Continuing on... this time, with Chef Tatung's food...
In case you missed it, check out my post on Chef Tatung's beautiful new place in Taguig.
After taking a look at the whole place, we settled into one of the long tables, and thus began our Filipino feast that day. We started with the Chicken Sisig Lettuce Wraps (P330). I'm a fan of wraps, its origin of which was my fascination with Korean food, particularly their Bulgogi, Bibimbap and Ssangchu Ssam or lettuce wraps. This time though, it's chicken instead of beef, grilled and minced then topped with some taro chips. Deep purple blooms acts as a garnish in the center. There's a bit of an aftertaste, which I'm assuming is due to the grilling of chicken, albeit I find comfort in the zest of the mango dipping sauce.
Such a pretty little plate of Lumpiang Ubod in Flavored Crepes (P145), and I was surprised when upon taking a bite of the purple-colored one, a taste of ube suddenly hit my mouth. And to think I initially assumed that these were just some sort of food coloring to brighten up the dish. Strips of coconut pith, tofu and some veggies were uncovered with that bite, as crushed peanuts tumbled down slowly from atop, and a douse of the sweet garlic sauce completed everything beautifully.
With a melange of ingredients including peanuts, Tatung's Fried Rice (P210) was lovely. To pair it with such flavor-heavy dishes, though, is another thing. I enjoyed it alright, but there were times when I was munching on some protein and all I could think of was ordering some plain rice.
I don't think I've ever rejected a dish of Sugpo in Aligue Sauce (P580). Just imagining prawns drenched in crab fat makes me tingle all over and my mouth immediately starts to water. Yes, it's bad, I know, but admittedly very hard to resist. The mix of tomato sauce with the aligue enhanced the flavor and that tiny hint of spice was just perfect. I wish they had more of that sauce, though. I would have wanted every millimeter of my shrimp covered in it.
I like crispy tilapia, but I prefer them sliced without me having to work my way into cutting out a slightly hard piece just to capture a taste of this local fish. The Tamarind-Glazed Butterflied Tilapia (P350) was pretty decent, but again, more tamarind sauce please; on the side, preferably, so as not to alter the wonderful crisp of the fish.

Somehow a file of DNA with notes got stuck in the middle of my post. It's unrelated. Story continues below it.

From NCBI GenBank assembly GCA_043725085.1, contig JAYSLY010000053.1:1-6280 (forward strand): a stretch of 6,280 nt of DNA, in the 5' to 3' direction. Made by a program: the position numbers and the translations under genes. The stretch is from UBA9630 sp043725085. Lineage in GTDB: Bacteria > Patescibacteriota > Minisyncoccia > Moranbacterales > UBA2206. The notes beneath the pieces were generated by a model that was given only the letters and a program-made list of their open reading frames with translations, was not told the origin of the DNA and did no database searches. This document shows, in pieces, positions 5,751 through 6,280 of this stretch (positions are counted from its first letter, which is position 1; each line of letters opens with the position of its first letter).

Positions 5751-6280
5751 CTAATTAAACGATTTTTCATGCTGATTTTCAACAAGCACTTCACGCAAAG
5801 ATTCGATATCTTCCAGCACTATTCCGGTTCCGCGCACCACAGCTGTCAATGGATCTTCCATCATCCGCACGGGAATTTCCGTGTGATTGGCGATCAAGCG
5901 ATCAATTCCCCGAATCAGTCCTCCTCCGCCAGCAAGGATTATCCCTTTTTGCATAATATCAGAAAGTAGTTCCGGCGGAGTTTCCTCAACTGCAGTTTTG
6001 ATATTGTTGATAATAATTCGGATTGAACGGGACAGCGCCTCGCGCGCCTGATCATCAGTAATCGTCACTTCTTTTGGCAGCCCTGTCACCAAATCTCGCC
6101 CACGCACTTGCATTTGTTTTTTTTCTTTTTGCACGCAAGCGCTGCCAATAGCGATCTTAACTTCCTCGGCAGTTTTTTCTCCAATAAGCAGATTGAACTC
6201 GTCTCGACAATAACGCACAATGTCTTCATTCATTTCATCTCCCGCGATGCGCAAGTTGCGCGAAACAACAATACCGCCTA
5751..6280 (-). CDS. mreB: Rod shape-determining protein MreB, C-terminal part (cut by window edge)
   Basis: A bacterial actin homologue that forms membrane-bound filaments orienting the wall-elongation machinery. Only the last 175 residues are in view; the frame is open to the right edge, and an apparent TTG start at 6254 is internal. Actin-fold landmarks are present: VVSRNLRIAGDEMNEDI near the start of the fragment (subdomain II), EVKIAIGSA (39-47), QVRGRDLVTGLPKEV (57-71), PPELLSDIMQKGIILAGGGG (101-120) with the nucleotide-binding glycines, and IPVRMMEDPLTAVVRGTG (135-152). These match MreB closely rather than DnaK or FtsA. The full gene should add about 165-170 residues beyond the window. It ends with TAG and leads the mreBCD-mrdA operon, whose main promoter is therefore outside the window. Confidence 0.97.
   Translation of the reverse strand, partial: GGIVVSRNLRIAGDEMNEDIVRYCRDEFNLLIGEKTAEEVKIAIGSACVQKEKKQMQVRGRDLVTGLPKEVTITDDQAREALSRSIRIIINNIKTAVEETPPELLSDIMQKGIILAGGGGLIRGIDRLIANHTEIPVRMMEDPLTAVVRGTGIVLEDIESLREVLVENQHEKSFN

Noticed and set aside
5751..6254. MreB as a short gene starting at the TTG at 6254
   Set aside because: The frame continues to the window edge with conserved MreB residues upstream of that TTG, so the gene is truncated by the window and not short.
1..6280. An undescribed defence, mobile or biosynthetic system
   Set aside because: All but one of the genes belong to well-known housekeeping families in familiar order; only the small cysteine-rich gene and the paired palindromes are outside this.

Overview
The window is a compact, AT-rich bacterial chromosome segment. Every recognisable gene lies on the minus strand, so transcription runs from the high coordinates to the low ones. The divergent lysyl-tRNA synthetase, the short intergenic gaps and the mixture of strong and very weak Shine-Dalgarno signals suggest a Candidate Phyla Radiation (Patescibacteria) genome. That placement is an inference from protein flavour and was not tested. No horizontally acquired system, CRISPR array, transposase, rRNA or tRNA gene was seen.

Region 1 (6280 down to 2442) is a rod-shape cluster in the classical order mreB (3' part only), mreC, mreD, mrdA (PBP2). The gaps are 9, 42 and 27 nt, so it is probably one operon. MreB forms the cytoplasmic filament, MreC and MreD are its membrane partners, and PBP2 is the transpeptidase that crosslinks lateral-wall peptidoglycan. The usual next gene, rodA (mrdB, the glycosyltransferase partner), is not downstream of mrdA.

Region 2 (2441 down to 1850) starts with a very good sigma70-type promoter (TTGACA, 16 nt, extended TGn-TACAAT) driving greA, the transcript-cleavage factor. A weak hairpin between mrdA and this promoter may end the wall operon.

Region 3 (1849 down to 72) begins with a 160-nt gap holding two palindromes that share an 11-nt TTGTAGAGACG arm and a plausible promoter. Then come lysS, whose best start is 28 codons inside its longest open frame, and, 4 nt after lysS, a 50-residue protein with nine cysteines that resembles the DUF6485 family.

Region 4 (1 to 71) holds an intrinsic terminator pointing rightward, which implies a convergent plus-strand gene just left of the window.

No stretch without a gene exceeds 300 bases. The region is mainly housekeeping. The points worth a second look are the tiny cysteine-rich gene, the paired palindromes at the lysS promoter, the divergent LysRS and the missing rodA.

If you can't decide which adobo to get, try the Adobo Sampler (P1,200). The Chicken-Pork Adobong Ilonggo was a bit spicy, while the Yellow Chicken Adobo was stewed with fresh ginger. The Adobo Bisaya, on the other hand, looked like Lechon Kawali, with some atchara to boot. What held my fancy among the four was the Lengua Adobo which consisted of some tender ox tongue cooked how I know and like my adobo -- with vinegar and soy sauce.
The Honey Glazed Slow-Roasted Lechon (P520) was truly scrumptious. Roasted in a brick oven for over 6 hours on a bed of garlic and lemongrass, each slice of this succulent pork belly is as sinful as it is opulent. The meat was so tender that it became a challenge to decipher where the pork ended and the fat began. And the sauce gave it that sweet epilogue that just made you want to take another bite.
My favorite dish was, hands down, the Pokipoki Gratin (P340). Don't ever leave Chef Tatung without trying this dish. Layers of grilled eggplant coalesced with egg, tomato and Vigan longganisa lay underneath a beautiful veneer of carabao mozzarella cheese. It was wonderful to look at with its light orange brown hue of burnt patches, dotted with greens. First bite, I just sighed, and savored, and sighed, and finally closed my eyes. Second bite, I was still mumbling some whispered expletives. Just thinking about it now is giving me the goosebumps. I wanna run back to Taguig and have a whole dish all to myself. Or two! I don't care how weird the name sounds, you'll definitely be sorry if you don't try this masterpiece!
I'm not a dessert person as you would probably now know if you've been reading my blog for a while. It's rare that I like some form of chocolate cake, especially the pure ones. This Warm Tsoknut Chocolate Cake (P100) was surprisingly well accepted by my savory palate. Warm and moist, this cake lay in a pool of bittersweet chocolate sauce that balanced the saccharinity. The mantle of ground Tsoknut was just swoon-worthy and made every single sweet, chocolate bite astonishingly enjoyable for me.
The Pichi-Pichi with Quezo de Bola (P100) dessert was pure genius. Round pillows of pandan-flavored cassava swimming in custard sauce and tenderly blanketed with quezo de bola brulee were simply irresistible and delectable at that. Each bite was pure heaven poked with some sharpness from that oozing cheese. My gosh, everyone was fighting over the last few bites and I had to stop myself from blurting out if we could have another round of this (actually, what I really wanted to say -- and I'm sure each of us wanted to say it, though not everyone would admit it -- was if we could EACH have another plate).
Every single one of these sumptuous Filipino dishes was washed down with some good, old Home Brewed Iced Tea (P70).
From the place to the ambiance, and all the way to the food, the marriage is such a treat. I recommend sitting at one of those majestic wooden tables and having the Pokipoki Gratin and Honey Glazed Slow-Roasted Lechon with a big plate of plain rice. Throw in some Sugpo with Aligue Sauce and finish it off with Iced Tea. Then go out into the veranda, nestle into one of the sofa beds, and enjoy a dish of the Pichi-Pichi with Quezo de Bola then end your meal with a good cup of coffee, all while enjoying the scenery. Ahhh... bliss!
Chef Tatung Taguig
Spot: Molave Lane, Acacia Ave. Acacia Estates, Taguig City
Contact No.: 0932.710.0010 or 466.5390